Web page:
Scott Be Positive

Scott Shaw
Samurai Ballet: The Good, The Bad, and The Super 8
This article was originally composed via an invitation from a magazine. It was also eventually used as a chapter in the book, Zen Filmmaking.

By Scott Shaw

It was a balmy day in Hong Kong, in early October 1993. The seven-day, Chop Socky, shooting schedule had drawn to a close for a feature film I was co-starring in.
As an actor, I feel lucky in that I get a lot of work for the International Market; both in the U.S. and elsewhere. I like to believe it is due to my thirty years of martial arts experience, but it is probably more attributed to the fact that I have long blond hair—something that International and particularly the Asian Casting Directors seem to love.
Anyway, the Production Team was wrapping up the set. Me, I was literally laying down on a dirty street in Kowloon in an Armani Suit that the Production Company had provided me with, licking my wounds from the final fight scene that we had just shot. Up walks this Hong Kong local film industry up-and-comer, Jin Fu Wong (Wong, Jin Fu). I had spoken with him on the set once or twice during the production and I could tell he was one of those guys ready to stab anyone in the back in order to grab the gold ring in the very competitive Hong Kong film business. He looks down at me all smiles and asked if I was feeling all right. “No Problem,” I responded. Though that wasn’t actually the truth. He then asked me if I still directed films. “Of course,” I answered. He then invited me to dinner that evening, “Let’s talk about making a film together.” Though less than enthusiastic about this proposal, I accepted the invitation and eventually got up off of the pavement.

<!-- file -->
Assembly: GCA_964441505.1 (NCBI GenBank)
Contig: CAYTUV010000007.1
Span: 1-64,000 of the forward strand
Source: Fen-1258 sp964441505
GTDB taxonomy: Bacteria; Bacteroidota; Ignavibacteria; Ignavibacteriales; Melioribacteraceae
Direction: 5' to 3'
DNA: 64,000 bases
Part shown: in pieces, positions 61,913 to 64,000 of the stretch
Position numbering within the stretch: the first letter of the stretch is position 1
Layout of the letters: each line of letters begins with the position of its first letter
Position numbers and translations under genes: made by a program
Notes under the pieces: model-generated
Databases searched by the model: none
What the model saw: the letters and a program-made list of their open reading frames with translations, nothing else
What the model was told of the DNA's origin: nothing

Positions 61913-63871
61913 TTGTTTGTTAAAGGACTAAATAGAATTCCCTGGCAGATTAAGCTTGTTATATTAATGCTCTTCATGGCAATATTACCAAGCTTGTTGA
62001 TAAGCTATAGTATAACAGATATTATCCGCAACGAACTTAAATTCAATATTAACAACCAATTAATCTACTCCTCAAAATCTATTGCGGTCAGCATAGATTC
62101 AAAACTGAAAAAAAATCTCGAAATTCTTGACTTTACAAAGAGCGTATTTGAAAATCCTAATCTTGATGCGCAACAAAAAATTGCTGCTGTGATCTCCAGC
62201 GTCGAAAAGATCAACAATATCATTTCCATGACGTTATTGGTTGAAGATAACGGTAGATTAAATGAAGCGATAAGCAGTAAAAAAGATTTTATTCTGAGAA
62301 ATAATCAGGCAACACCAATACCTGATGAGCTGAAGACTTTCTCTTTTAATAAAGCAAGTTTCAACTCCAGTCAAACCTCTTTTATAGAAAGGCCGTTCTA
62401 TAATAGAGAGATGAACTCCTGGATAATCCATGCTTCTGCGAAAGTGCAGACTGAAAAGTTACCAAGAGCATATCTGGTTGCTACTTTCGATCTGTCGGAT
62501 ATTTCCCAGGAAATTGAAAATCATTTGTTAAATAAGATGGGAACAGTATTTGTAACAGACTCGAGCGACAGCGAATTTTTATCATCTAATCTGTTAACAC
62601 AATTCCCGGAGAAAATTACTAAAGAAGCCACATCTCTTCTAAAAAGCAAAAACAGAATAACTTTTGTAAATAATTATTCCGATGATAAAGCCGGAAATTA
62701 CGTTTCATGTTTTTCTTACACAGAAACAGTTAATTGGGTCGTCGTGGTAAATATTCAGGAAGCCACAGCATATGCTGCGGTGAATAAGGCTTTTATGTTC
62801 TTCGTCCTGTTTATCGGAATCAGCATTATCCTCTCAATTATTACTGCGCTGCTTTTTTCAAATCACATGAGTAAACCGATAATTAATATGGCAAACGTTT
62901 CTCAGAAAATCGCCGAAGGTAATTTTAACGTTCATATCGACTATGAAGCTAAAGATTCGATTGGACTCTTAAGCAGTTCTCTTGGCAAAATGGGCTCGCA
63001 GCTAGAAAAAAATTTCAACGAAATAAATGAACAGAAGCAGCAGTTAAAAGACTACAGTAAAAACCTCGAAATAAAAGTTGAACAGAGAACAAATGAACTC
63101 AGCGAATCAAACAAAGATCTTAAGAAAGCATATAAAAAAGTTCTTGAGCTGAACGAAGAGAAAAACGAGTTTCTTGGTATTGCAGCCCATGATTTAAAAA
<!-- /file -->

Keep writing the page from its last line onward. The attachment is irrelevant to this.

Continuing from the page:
The Offer
Over dinner he proposed a deal to me. I would go back to L.A. and shoot him a thirty minute piece for a March 31st slot he had booked on a Hong Kong Cable T.V. station. “No strings,” he told me, I would have C.C.C., “Complete Creative Control.” All he asked is that the film be shot in L.A., on film, and that I perform the lead in it so he could utilize my name value. He also asked that there be some martial arts and there be at least one semi-nude female. As I had a firm grasp of all the requirements he asked for, it seemed like a decent enough proposal. Then came the clincher, the budget.
I’m almost embarrassed to admit that I accepted such a small amount of money to make a half-hour television piece—even if it was for Hong Kong Cable. But, let’s just say, the entire proposed budget was less than you could buy a good used car for.
Jin Fu assured me, however, that if I could bring this piece in, for that amount of money, we would develop an audience for the characters I used in the film and the next one in the series would have a much higher budget. Like a fool, I went for it.
Samurai Ballet was set into motion.
Back in L.A.
Back in L.A., I was budgeting everything out and I came up with this great idea, so I thought… “Hey, if I shot this piece on Super 8, I could give Jin Fu his half hour version, while I actually make an eighty-minute version for distribution here in the States.” My first mistake...
There have been a few very well done Super 8 feature films. Steve Wang’s, Kung Fu Rascals, for example. Steve sold that film to York Pictures for $75,000.00 while I was under York Pictures’ roof making the films
The Roller Blade Seven and Return of The Roller Blade Seven. I thought if Steve could do a good Super 8 piece, why couldn’t I?
Super 8
Most filmmakers start out with Super 8. Me, it was just the opposite. I had shot films on 16mm and 35mm. I had even made a couple of feature length films on video:
Samurai Vampire Bikers from Hell and Psycho Cyber Ninja in Babylon, AKA Samurai Johnny Frankenstein. I shot those on Hi-8. But, I had never worked with Super 8.
Everyone around me had always told me that it would take virtually the same amount of money to do a quality feature on Super 8, as it would to shoot a film on 16mm. But, when you price everything out, it seems so much less. So, I took the chance.